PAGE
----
The president of the Richmond Teachers Association (RTA) wants to see a mask mandate in place for younger students.
Liz Baverstock, noting the issue is “urgent,” said she believes a mask mandate that includes younger students is something teachers in Richmond and across B.C. want to see.
The RTA also wants “the (Richmond) Board of Education to take immediate action to ensure a mask mandate is implemented K to 12.”
The Vancouver School Board (VSB) passed a motion Monday night to extend the provincial mask mandate to include all students in Kindergarten to Grade 3 – the first school in the district to go beyond the provincial policy.
Currently, the provincial mandate only requires masks be worn by students in Grades 4 to 12 in indoor areas, along with all staff members and visitors.
“At the end of the day, it’s about the teachers in the classroom, and the kids in the classroom. Let’s not talk about this anymore… There is risk. These are the students who cannot be vaccinated at this time. So why wouldn’t we have the mandate? It’s illogical, from a teacher’s perspective,” Baverstock said.
In addition to the risk posed by the Delta variant, there are also more kids in classrooms this year compared to last year when many in younger grades were learning from home, she said.
However, while VSB has taken the step to mandate masks for K-3 students, Baverstock said it would be “much easier for everybody” if it was mandated province-wide.
“This (conversation) will be happening in every single district across the province. Local unions are asking for this. It’s being asked for at the provincial steering committee by the BCTF. This is unnecessary work that is now putting on every single district and every single local union. That doesn’t make sense to me. We’re in this together. Let’s put in this precaution…at the provincial level.”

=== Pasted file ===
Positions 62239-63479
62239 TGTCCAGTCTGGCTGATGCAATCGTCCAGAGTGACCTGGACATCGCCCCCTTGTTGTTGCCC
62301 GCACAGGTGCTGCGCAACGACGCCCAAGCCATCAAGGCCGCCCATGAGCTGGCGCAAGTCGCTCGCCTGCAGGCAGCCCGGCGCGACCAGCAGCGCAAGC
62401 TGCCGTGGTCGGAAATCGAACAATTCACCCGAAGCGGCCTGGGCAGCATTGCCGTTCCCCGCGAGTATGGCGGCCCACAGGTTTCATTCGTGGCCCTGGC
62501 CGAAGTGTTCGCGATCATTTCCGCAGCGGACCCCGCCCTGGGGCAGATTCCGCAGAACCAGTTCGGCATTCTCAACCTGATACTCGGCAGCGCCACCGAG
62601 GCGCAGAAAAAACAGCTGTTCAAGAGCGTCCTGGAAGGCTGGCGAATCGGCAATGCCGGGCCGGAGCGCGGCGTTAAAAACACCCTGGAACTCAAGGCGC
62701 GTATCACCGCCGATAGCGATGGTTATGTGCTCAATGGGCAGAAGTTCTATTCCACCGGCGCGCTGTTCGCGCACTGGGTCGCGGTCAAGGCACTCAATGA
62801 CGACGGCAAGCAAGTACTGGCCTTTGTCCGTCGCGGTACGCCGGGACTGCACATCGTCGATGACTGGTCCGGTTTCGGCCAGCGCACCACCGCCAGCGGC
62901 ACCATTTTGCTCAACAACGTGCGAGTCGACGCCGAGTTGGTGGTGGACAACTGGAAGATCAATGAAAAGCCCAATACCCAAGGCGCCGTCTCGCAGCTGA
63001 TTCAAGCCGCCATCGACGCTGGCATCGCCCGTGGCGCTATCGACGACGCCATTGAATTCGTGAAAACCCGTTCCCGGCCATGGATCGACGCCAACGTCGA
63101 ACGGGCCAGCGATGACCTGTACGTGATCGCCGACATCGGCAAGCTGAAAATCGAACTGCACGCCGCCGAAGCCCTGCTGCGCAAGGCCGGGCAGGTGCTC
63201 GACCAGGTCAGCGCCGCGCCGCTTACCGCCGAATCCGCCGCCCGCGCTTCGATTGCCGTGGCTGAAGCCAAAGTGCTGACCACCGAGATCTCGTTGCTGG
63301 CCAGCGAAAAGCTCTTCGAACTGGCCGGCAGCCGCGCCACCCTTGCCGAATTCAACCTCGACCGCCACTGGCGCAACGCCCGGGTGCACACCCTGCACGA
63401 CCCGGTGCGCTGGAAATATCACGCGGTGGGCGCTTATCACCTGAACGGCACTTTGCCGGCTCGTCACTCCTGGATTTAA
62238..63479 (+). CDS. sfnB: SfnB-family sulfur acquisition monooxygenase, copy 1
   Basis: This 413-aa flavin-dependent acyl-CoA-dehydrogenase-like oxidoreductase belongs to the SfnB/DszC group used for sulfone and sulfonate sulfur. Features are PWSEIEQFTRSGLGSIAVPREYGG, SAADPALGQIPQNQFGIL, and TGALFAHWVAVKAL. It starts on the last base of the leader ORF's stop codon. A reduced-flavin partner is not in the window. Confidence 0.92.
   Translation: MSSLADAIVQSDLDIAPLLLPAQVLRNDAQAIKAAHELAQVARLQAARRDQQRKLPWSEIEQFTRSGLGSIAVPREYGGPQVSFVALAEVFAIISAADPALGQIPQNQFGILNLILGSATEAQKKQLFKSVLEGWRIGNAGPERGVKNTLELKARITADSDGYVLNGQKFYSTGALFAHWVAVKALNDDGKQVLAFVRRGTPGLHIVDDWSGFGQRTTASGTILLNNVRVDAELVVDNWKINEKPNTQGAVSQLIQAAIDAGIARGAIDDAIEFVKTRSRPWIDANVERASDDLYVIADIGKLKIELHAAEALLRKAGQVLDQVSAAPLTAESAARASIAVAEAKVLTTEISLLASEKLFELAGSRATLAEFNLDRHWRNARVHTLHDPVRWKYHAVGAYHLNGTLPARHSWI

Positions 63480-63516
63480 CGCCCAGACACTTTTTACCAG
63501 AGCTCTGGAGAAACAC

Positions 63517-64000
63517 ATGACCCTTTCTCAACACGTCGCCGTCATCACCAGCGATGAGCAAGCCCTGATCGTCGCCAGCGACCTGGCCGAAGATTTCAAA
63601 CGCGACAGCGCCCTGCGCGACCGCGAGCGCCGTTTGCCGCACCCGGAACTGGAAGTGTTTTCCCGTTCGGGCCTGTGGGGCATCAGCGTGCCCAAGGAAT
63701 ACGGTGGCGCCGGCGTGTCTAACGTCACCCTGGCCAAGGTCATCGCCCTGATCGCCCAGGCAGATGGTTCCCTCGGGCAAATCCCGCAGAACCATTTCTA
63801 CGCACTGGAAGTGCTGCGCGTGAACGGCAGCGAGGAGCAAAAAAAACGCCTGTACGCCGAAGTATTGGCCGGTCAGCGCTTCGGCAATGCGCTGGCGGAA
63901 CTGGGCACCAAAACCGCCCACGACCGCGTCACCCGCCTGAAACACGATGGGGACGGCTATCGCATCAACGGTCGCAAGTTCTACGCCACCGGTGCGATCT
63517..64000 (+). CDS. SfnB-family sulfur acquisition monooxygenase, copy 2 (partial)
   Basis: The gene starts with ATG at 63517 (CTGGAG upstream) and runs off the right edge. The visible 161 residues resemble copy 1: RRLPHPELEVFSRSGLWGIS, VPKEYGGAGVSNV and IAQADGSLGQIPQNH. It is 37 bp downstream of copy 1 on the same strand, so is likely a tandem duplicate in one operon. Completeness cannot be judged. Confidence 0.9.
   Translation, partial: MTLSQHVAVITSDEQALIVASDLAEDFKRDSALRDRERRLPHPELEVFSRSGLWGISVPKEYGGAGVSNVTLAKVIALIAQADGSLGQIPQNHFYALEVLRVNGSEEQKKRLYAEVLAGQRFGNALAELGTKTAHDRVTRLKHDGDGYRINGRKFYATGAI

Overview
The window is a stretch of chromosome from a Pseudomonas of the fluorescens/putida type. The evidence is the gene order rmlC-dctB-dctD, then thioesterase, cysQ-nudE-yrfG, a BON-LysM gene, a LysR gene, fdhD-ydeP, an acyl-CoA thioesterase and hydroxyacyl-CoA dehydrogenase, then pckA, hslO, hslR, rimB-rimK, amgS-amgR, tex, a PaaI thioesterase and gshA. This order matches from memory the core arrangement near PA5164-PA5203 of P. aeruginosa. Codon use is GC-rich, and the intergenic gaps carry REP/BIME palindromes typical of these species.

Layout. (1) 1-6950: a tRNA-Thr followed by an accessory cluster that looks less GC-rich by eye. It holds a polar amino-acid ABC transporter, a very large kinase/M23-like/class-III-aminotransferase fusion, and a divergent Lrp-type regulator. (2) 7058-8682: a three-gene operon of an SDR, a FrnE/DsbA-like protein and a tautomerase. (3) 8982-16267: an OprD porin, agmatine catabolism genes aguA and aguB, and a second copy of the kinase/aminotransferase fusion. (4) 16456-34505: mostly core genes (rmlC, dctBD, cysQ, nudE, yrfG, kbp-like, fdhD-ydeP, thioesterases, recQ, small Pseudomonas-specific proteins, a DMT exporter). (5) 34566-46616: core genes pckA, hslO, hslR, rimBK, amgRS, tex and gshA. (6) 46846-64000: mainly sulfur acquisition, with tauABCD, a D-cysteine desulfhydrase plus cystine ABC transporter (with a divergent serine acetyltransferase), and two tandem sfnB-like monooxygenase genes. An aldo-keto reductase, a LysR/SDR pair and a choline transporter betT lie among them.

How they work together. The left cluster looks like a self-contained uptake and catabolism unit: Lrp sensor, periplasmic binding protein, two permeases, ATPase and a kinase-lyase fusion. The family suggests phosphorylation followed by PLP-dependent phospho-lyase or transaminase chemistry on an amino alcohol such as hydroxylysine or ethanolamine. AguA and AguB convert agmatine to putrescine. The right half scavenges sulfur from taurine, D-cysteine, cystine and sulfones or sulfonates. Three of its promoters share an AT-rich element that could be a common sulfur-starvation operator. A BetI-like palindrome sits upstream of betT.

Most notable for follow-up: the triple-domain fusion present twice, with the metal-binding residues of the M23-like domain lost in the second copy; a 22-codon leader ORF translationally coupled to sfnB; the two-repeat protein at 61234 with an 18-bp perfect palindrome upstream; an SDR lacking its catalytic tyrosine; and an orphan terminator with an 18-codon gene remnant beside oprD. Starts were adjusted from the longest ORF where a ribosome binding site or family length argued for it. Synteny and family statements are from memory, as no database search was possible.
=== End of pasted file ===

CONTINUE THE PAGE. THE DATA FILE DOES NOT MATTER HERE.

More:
The Richmond Board of Education is “continuing to monitor the situation closely,” according to board chair Sandra Nixon.
She added that Richmond School District will also continue to follow all provincial health recommendations.
“We are aware of provincial discussions on this subject and are seeking the most recent information from our local health officials regarding Richmond’s particular context. We will continue to monitor the situation closely,” said Nixon in an email to the Richmond News.
“Although mask wearing for Kindergarten to Grade 3 is not mandated, there is already a high percentage of students in these grades in Richmond who are wearing masks voluntarily,” Nixon said.
She noted that while the board has received some emails referencing the VSB motion, it continues to hear “a wide range of differing perspectives from parents regarding the use of masks” in Richmond’s schools.
Should provincial guidance change, said Nixon, the district “will ensure these changes are implemented at the school level.”
Meanwhile, B.C. resumed sharing information about possible COVID-19 exposures at schools online as of Tuesday, if a student or staff member attended the school while infectious.
While health authorities will post the “potential exposure events” on their websites, letters won’t be sent out to schools, Provincial Health Officer Dr. Bonnie Henry said on Tuesday.